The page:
Making Hardware Look "Period-Correct"

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Making Hardware Look "Period-Correct"

Post by MochetVelo » Fri Nov 22, 2013 8:33 pm

Bolts, nuts and screws from the hardware store and most other sources are plated these days, mostly to keep them shiny in the store, The plating won't last long exposed to the elements. Before about WW2, however, hardware wasn't nickel, zinc or cadmium plated. Nor were bolts marked on top with maker names and strength marks. When replacing hardware in pre-war cars, you can make it look original. First, file off the bolt-head markings. You can then remove plating by media blasting or with a wire brush in a rotary tool. Here are some tips for coloring:


Old-time hardware was often blackened to retard oxidation. This look can be mimicked in various ways. I've had success with Eastwood's Metal Blackener ("Black Oxide Metal Finish"). You clean off the steel part and dip it in a liquid, then rinse it off and apply a clear sealer. I find this product also blackens hardware-store zinc-plated hardware as well. Spark plugs can also be blackened for an authentic look. They were not plated until the 1950s.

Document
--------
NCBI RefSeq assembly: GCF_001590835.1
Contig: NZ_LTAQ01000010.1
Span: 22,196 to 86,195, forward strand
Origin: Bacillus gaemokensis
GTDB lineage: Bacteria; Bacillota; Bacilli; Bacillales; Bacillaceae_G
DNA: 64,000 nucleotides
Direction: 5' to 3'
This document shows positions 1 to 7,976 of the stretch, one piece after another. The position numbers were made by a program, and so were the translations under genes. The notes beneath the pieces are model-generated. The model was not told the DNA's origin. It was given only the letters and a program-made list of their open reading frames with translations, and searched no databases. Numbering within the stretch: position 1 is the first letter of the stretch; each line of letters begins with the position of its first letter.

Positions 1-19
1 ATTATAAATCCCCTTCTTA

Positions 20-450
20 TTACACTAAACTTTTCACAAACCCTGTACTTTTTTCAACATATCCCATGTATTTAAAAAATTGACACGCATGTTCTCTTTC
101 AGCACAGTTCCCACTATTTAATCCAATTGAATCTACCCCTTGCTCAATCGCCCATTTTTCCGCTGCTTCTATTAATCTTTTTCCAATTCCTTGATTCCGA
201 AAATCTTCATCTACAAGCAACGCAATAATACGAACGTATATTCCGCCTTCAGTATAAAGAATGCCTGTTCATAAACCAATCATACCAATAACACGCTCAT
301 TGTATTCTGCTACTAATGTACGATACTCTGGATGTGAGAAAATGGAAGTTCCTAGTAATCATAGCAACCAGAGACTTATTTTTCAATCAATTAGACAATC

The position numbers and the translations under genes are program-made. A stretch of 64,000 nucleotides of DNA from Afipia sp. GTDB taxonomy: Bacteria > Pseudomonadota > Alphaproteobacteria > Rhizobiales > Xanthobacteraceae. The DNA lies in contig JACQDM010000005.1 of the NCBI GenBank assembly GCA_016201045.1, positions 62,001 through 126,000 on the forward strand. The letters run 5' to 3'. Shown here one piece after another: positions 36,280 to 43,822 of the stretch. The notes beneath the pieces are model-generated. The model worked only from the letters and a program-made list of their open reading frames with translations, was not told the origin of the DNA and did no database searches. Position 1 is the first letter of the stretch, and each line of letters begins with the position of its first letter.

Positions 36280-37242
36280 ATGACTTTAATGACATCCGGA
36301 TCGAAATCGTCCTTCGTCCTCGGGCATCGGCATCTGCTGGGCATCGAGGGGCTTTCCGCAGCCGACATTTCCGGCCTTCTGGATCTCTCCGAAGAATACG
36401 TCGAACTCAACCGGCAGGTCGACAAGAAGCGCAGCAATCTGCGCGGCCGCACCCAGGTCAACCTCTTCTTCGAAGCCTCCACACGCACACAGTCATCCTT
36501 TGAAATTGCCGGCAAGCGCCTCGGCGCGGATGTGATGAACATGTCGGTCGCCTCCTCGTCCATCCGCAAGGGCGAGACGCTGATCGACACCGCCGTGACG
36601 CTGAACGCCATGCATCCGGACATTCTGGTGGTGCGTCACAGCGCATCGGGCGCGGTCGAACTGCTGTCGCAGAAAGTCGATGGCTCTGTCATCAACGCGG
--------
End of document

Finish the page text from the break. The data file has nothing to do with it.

Here, I've had good results with Birchwood-Casey Perma Blue Paste Gun Blue (used by gun restorers). This is in a small tube, and repeated applications with a cotton swab gives bare steel a nice blued look. Again, a clear coat is applied. I used this on a set of rusty spark plugs after I wire-brushed them clean. Several coats gave them a very dark blue color; almost black, which looked correct.


Of course, much hardware (like on engines, frames and drive trains) was painted. Usually, this was done after assembly. However, a restorer may prefer to paint the hardware separately so things can be taken apart without damaging the finish. In this case, hardware can be painted with a rattle can or even powder coat. You can buy plastic socket liners that won't chip your paint, or use a larger socket with some duct tape inside.

Other Ideas

I've seen black Magic-Marker used on hardware. I doubt it's very permanent, but it looks OK. There are a number of other ways to blue and blacken metals. Check YouTube under these subjects and you'll see some clever methods. Caswell sells a 2-part solution for blackening stainless steel. I've had only partial success with this. Some stainless blackens nicely and others not at all. Other metals, suck as brass and bronze, can be darkened chemically. Jewelers and sculptors use these chemicals for different patinas, and you can find them at jewelery supply houses. sells some chemicals, also.

Finally, you can still purchase blackened hardware in some sizes from McMaster-Carr. I've been collection washers and other small parts with this finish.


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